Georgia Yankee

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.
Joined
Aug 23, 2016
Messages
82
Seems that's a popular campsite up there on the divide. My friend Jason and I camped in almost exactly the same spot in 2016. Great report! Looking forward to the rest of the installments!
 

Fungi

Member
Joined
May 9, 2022
Messages
43
Now Fungi am Absolutely Loving your trip reports on your hike. As I stated before, personally have been all over this country and loving your trip reports. Have been many a time up here around d Younts Peak. Such Great Wild Country! Have to remark that the bear in the willows was probably a Grizzly for they love it in those meadows. Personally have seen many a bear in those meadows wandering about with especially early in the morning or late in the day.

So you camped at Bridger Lake. The first time for myself for being there was back in 1982 and I camped there at Bridger Lake. Camping at the lake can be an experience with the mosquitoes. Now often I camp at the edge of the meadows. There is a spring near the Hawks Rest Patrol Cabin that has great water.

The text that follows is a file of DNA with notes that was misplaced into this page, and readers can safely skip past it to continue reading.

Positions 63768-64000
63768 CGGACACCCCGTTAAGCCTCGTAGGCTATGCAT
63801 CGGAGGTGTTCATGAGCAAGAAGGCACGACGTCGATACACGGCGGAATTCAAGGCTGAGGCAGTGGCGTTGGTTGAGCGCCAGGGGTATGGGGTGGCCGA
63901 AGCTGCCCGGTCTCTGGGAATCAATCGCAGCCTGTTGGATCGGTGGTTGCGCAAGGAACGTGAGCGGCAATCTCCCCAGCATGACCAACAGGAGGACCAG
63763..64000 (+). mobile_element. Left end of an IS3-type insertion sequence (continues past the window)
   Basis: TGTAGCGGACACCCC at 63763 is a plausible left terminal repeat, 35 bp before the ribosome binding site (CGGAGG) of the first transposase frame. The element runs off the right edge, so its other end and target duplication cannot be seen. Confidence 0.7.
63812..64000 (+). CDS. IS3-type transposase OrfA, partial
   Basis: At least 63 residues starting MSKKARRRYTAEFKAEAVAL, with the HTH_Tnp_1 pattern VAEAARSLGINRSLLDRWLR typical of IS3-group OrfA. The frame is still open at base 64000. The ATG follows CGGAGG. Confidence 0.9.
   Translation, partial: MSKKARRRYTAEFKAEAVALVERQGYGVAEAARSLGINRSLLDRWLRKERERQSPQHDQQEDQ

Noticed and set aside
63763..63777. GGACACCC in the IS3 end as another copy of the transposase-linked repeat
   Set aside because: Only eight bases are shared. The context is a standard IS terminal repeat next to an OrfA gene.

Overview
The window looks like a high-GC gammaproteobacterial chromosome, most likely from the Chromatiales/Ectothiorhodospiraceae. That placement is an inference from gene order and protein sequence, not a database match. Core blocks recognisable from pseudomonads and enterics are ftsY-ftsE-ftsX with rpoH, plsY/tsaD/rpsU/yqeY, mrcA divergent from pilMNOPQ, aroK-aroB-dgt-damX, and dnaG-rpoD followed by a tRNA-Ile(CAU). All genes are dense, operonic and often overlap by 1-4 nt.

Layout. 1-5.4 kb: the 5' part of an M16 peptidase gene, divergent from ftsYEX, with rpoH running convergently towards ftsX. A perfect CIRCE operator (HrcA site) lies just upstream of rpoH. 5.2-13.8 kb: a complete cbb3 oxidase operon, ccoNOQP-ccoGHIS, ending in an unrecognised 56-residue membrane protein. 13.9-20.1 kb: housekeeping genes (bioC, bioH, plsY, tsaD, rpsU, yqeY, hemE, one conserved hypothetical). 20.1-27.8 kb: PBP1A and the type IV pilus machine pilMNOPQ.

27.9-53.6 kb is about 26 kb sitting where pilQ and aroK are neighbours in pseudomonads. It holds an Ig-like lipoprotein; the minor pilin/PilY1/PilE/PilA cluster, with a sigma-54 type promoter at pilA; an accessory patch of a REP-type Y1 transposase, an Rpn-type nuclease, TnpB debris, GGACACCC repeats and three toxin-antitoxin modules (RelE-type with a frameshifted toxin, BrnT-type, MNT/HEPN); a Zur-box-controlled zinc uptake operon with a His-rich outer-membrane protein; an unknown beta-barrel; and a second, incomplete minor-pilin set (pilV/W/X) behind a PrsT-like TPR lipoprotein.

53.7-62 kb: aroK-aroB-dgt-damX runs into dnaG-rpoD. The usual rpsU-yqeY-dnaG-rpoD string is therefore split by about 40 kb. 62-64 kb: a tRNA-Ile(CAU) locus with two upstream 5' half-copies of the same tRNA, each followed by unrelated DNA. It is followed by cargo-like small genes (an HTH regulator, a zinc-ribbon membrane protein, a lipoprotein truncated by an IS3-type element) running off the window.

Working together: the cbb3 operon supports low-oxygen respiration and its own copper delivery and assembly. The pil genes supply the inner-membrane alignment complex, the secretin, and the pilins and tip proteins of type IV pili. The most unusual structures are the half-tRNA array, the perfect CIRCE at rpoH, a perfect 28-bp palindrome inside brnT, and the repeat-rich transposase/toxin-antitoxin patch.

The trail up the Yellowstone as you experienced deteriotes further on up one goes. The forest service does not get up that way often. In truth how much of the trail clearing is done by the outfitters also. Surprised you did not see a bear up on Younts Peak. It is a cut worm moth site and at times is covered with bears. Have thru my binoculars seen many a bear up on Younts Peak. Some really wild country, as wild as it gets, off the trail around the headwaters of the Yellowstone and Younts Peak ... about anywhere in here. And Yes aren't all those waterfalls and cascades all sooooo wonderful back in here! And that waterfall coming down into that meadow on the South Fork of the Yellowstone is a favorite of mine with being up to it many a time. Yes that meadow there is also soooo gorgeous!

Gosh, again loving loving these trip reports and photos! It brings back many memories. I have had my secret camps all over this country and it seems you passed by them all. Great Trip Report!
I'm glad you're enjoying it! I got a lot of useful information from you in various threads when I was planning this trip!